Knowledge from Falsehood

author: Branden Fitelson, Department of Philosophy, Rutgers, The State University of New Jersey
published: June 21, 2011,   recorded: June 2011,   views: 5566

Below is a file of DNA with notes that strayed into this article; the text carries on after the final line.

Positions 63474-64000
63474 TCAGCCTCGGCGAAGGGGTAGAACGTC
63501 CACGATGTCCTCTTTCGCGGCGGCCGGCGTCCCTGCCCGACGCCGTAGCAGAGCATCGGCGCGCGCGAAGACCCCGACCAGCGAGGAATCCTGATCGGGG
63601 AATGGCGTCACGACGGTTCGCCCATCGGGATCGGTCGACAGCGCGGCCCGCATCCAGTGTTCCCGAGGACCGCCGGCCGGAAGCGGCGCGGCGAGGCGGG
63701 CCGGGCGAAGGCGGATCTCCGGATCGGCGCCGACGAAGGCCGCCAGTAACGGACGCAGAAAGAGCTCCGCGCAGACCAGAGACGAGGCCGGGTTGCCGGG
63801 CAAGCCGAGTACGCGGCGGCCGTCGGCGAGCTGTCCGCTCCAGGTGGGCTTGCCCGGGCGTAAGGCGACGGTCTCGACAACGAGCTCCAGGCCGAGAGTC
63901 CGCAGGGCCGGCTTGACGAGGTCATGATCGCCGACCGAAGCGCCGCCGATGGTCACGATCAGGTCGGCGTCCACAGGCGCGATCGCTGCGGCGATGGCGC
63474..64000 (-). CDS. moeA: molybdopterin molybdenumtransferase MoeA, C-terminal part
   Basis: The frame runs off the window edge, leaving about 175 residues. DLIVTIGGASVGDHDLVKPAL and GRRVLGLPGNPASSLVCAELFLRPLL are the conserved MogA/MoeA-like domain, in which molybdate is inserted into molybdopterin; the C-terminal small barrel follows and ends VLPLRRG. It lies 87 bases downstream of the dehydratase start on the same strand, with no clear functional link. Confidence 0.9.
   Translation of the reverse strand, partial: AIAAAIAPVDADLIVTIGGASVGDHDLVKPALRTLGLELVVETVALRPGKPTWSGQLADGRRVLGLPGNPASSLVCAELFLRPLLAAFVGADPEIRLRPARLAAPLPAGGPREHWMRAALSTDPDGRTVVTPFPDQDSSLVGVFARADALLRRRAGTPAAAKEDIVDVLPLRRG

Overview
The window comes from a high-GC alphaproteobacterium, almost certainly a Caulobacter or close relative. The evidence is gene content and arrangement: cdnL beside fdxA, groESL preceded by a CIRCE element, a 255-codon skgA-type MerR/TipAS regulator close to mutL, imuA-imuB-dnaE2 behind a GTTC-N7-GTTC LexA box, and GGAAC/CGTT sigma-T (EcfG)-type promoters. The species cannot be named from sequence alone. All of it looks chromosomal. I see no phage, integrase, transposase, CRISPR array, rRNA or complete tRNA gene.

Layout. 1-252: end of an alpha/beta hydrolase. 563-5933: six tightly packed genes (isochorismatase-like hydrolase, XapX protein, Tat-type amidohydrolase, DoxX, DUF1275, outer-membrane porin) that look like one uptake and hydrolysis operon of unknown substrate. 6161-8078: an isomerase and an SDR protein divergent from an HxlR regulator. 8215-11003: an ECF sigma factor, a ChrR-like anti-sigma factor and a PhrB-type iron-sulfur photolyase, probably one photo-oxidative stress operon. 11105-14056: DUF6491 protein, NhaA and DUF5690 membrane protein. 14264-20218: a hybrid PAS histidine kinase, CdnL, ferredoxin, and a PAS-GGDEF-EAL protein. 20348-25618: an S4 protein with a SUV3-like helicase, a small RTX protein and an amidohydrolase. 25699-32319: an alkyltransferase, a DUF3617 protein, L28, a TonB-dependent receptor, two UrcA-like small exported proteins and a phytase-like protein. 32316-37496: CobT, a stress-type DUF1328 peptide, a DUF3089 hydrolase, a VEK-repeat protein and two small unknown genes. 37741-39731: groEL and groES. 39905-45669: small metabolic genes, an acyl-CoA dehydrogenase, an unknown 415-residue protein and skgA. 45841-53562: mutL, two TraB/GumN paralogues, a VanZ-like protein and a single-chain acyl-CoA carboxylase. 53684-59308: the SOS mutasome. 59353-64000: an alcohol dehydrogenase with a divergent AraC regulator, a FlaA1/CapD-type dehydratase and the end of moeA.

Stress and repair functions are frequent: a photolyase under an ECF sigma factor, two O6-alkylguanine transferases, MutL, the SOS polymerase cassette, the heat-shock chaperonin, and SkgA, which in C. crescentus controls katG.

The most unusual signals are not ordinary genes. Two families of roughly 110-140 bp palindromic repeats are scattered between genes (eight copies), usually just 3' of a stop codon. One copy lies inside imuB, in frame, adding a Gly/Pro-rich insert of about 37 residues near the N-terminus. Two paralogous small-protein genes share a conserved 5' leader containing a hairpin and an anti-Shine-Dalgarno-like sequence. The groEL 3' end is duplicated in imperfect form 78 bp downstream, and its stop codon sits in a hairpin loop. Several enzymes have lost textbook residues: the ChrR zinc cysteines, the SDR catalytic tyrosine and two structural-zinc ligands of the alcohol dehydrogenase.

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First, I will review some historical examples that appear to be cases of knowledge obtained via deductive inference from premises (some of) which are false. Then, I will discuss some recent analyses of such cases, with an emphasis on the precise role that the false beliefs play in the acquisition of inferential knowledge. Finally, I will offer some new examples which seem to (a) bolster the role played by the false premises, and (b) call into question some of the recent analyses of such cases. My emphasis in this talk will be on (rather simple) cases involving deductive inference. This is just "Part I" of a larger project, which also includes inductive inferential knowledge from falsehood, and -- more generally -- inferential knowledge from true premises which are not known (and, even more generally, cases in which the knowledge in question may even be non-empirical).

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